After Sunisa Lee won the Olympic gold medal in gymnastics, a reporter (Perry Russom) from NBC10 in Boston emailed me to ask if I would give a little background about Hmong people, given her importance to Hmong-Americans in Massachusetts and around the country. It was a pleasant conversation and he asked good questions about Hmong history. We spoke for maybe 15 minutes. The video below was the result.
The clip is fine. Obviously, not everything we talked about would make it into the final edited version. That’s not how television works. And the focus was where it should be — on Suni Lee’s remarkable achievement and what she means to Hmong people, who have long been overlooked in this country.
I have had Hmong friends tell me that white Americans often tried to guess their ethnicity (without being asked to). One friend would make the person keep guessing until they had exhausted their knowledge of Asian identities (“are you Chinese?” No. “Japanese?” No. “Filipino?” No.) before they gave up. You can see how that might be problematic, and annoying. Yet it was sometimes also a clumsy opportunity for learning. Finally, my patient friend would reply, “I am Hmong,” and then give a quick summary of how they came to be in the United States. Many Hmong people have had similar conversations. I distinctly remember another Hmong friend in college angrily telling me “white people don’t know fucking shit about us! Even though we fought alongside you!” He is one of the reasons I ended up doing my PhD research with the Hmong. Given that brief background, it isn’t hard to see why Suni Lee would mean so much to Hmong people around the country, and probably the world. I am so happy for all of them.
There is one sentiment I expressed to the reporter that I wished had made it into the final clip. I said something to the effect that we should remember that Suni Lee is the daughter of refugees. Only a generation ago, her family was forcibly displaced from their homes because of the effects of the war. And here she is now, an Olympic champion, admired by so many people in this country (Hmong and non-Hmong alike). I said that she is a reminder of all the human potential of refugees around the world.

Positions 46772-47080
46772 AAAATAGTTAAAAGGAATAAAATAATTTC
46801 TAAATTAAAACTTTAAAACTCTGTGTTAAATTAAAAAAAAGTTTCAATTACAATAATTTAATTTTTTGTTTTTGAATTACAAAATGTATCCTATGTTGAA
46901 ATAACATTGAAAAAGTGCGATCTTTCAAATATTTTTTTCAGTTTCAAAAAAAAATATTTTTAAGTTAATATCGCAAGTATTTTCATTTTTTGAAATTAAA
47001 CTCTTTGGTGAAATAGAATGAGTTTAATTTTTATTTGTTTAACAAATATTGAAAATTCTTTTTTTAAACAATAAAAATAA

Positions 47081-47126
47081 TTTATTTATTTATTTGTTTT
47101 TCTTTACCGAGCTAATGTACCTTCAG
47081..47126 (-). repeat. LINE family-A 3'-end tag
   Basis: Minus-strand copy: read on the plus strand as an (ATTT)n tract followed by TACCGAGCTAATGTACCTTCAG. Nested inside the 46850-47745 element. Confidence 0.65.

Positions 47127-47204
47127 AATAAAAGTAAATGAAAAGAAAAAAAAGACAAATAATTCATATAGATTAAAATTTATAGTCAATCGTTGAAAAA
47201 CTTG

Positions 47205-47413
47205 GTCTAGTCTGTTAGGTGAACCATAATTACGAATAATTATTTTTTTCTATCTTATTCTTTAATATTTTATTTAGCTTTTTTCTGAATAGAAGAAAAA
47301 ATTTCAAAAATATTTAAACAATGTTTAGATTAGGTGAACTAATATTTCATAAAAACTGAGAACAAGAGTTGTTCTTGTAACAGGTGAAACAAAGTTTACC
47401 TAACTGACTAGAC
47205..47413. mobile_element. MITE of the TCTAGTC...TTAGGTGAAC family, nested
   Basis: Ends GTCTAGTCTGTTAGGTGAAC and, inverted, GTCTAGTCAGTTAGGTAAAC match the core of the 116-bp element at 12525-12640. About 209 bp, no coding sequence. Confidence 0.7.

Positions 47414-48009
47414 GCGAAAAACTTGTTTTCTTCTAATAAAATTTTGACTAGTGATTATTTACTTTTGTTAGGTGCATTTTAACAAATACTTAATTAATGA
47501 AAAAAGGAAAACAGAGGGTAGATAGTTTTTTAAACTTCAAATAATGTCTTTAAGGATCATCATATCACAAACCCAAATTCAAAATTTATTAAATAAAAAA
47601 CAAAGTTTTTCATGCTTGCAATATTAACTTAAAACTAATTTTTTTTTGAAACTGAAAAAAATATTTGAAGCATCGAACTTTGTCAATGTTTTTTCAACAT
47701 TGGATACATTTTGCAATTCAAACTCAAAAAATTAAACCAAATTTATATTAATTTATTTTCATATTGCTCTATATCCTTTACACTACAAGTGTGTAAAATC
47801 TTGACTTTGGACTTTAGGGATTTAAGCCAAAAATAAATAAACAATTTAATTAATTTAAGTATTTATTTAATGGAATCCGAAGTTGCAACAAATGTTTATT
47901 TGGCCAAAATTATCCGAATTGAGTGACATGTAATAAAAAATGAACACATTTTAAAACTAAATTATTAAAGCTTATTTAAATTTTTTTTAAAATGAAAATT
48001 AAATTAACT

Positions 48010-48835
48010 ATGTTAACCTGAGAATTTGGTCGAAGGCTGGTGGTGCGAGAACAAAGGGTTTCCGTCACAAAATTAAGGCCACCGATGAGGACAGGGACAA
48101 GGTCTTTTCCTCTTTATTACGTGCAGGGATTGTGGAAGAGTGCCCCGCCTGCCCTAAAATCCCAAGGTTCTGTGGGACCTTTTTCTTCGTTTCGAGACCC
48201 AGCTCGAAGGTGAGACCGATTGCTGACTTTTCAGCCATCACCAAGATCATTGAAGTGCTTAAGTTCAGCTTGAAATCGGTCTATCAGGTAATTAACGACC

I didn’t say this part in the interview, but historically, refugees have not always been welcomed by other countries, including here. A poll from 1979 shows that among the American public, support for accepting refugees from Southeast Asia was only 32%, with 57% disapproving. American attitudes toward other refugee groups have been similar over time. Had Suni Lee’s family not been allowed to come to the US, it would have been our loss.
Of course, not every refugee will become an Olympic gold medalist, and obviously most will not. By definition, Olympians are exceptional. But refugees shouldn’t have to be exceptional for us to see their worth or basic human dignity. All people have the right to seek asylum from persecution. Under the Trump administration, the number of refugees accepted by the US dropped each year, with the 2021 cap set at just 15,000 people, a record low figure. This is despite the fact that the number of displaced people (international refugees, internally displaced persons, and asylum seekers) is higher than its ever been, at over 80 million people. Alone, no country can accept every refugee in the world. But Suni Lee is a reminder that extending compassion to vulnerable people is not only the ethical thing to do. It can sometimes even bear golden fruit.